June 11, 2015
Here’s How to Ensure Radical Transparency in Ukraine: Install Cameras Everywhere
By Melinda Haring
Vyshhorod District Head Alexander Gorgan presented certificates to those soldiers who had completed one year of military service, which entitles them to land, medical care, and preferential hiring. It was by all accounts an ordinary town-and-gown ceremony in Vyshhorod, a small city north of Kyiv.
But something was clearly different: Gorgan gave his cell phone number to local residents and encouraged them to contact him with their problems.
"People told him that his phone would ring all night. He said, 'That's what I'm here for,'" said William Taylor, who served as US Ambassador to Ukraine from 2006 to 2009. Taylor has known Gorgan for almost a decade. He recently visited Gorgan and observed the demobilization ceremony.
"Alex is one of the most idealistic people I've met...anywhere in the world," Taylor said in an interview June 9.
On March 31, Ukrainian President Petro Poroshenko appointed the young reformer head of the Vyshhorod district, making him roughly the equivalent to a county executive in the United States. Rooting out corruption, both large and small, is a top priority for the Poroshenko government, and for Gorgan as well.
Gorgan, 40, is already getting noticed. His commitment to radical transparency takes the form of two video cameras he has installed in his office—one points at his desk, the other at his conference table. The cameras live-stream his every move on YouTube. Before he goes home at night, Gorgan posts the next day's detailed agenda to his Facebook page. Every document he signs goes online. Gorgan uses Twitter to remind his constituents that they can watch his meetings. The district's budget is also online.
"The level of transparency that you have with your cameras, with your agendas... is a model that is useful for the entire world," Taylor said.
Gorgan's efforts have already brought in more than 500,000 hryvnia in overdue taxes. He sits down with local mayors and businessmen who refuse to pay local taxes and demands compliance—for all to see.
His tough-guy approach shouldn't surprise anyone. In 2014, he completed the Ironman competition in Frankfurt, Germany. The all-day contest includes a 2.4-mile swim, a 112-mile bike ride, and a 26.2-mile run that must all be completed within 17 hours. No breaks are allowed. Gorgan finished the Ironman in 12 hours, 27 minutes, and 11 seconds.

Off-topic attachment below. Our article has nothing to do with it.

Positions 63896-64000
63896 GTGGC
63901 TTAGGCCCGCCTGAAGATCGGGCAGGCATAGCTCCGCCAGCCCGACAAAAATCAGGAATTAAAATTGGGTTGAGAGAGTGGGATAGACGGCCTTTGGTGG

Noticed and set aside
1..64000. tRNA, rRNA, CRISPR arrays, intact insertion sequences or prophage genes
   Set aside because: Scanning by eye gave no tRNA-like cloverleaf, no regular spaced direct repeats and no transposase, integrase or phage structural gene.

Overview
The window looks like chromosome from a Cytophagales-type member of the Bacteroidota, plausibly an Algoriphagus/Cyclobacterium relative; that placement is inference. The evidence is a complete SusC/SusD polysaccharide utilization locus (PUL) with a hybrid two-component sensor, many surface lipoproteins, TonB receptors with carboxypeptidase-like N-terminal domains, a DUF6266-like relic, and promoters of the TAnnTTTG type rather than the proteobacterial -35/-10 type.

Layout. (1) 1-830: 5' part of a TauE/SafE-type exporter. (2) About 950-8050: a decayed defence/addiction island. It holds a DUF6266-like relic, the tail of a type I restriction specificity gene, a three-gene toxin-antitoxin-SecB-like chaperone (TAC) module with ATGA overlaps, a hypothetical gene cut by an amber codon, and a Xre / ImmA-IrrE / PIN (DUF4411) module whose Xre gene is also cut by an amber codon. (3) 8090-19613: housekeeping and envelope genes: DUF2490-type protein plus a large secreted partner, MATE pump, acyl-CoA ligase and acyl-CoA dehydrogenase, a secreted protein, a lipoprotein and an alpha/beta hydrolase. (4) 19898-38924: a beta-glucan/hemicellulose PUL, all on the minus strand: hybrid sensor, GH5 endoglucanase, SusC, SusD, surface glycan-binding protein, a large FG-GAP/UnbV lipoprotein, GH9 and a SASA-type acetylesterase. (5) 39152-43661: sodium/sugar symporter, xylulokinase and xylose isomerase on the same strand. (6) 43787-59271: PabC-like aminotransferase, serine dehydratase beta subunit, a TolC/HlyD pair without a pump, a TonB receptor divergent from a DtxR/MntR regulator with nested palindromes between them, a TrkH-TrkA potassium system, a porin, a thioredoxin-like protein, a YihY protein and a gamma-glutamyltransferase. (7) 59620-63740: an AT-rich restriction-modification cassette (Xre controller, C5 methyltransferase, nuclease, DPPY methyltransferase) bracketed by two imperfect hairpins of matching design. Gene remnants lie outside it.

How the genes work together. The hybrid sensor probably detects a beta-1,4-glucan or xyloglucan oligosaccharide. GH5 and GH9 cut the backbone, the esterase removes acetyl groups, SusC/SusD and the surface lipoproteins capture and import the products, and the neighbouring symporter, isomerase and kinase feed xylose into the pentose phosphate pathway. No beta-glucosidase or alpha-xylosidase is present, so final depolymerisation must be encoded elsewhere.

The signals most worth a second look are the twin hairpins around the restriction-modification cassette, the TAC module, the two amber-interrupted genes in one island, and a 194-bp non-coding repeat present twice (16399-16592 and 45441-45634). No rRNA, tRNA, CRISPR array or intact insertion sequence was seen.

He has consistently applied that same Ironman spirit to his career. Gorgan is an attorney who left the profession because he couldn't stand the bribery that was required to win cases.
"The corruption was so total that when you weren't paying you were always losing," Gorgan said in an interview June 10. He consistently lost in court because he refused to bribe the judge. His clients weren't happy. Neither was he.
"It's better now [after the Euromaidan revolution]," he said, but he enjoys the challenge of working with people and solving problems. "I'm doing real things."
Residents have taken notice of Gorgan's efforts. One of his first acts in office was to organize a weekly 120-kilometer bike ride with a police escort. Much of the country lacks bike lanes and cycling can be dangerous. Each Sunday morning, hundreds of bikers from Kyiv cycle through the district. The initiative costs the taxpayer nothing but puts the district on the map and conveys that the local government cares, he said.
Gorgan wants his region to be known as environmentally conscious and innovative. "We have to look like California," he said.
He's made efforts to clean up the forests in the district. Before and after videos show a dramatic change.
Next year, students in the district will have an opportunity to learn computer coding at school.
At the June 6 demobilization ceremony, Taylor asked several people about Gorgan's radical measures. Some told him that they were shocked.
"I'm sure there will be skepticism... but as [residents] see that he's serious about being wide open and see improvement in their lives... they will gradually come around," Taylor said.
"They know exactly what I'm doing," Gorgan said. "There's no wall between me and the community anymore."
Gorgan was deeply involved in supporting both the Orange Revolution and the Euromaidan protests. During the Euromaidan revolution he did a variety of tasks—from commanding a self-defense unit to working in the revolutionary kitchen in Kyiv's Trade Unions building to creating a media campaign that urged the European Parliament and the United States to support Ukraine's European aspirations.
He also did something unusual. When then-Ukrainian President Viktor Yanukovych fled Kyiv on February 21, 2014, no one knew his whereabouts for several days, or if he would attempt to return. Gorgan helped organize a race on the grounds of Yanukovych's opulent palace to send the message that the Ukrainian people "will never give it back."
"Victory is complete. This property belongs to regular people," he said.
He previously served as a deputy on the Vyshhorod city council from 2005 to 2010. He ran for Kyiv city council on the same ticket as Kyiv Mayor Vitali Klitschko in 2014 but lost by nineteen votes.
Gorgan's real challenges are only starting, though. Residents will expect him to apply the same grit and determination that saw him through the Ironman competition to a new test that goes far beyond a swim and a bike ride.
Melinda Haring is editor of Ukraine Alert at the Atlantic Council. Simon Hoellerbauer contributed to this report.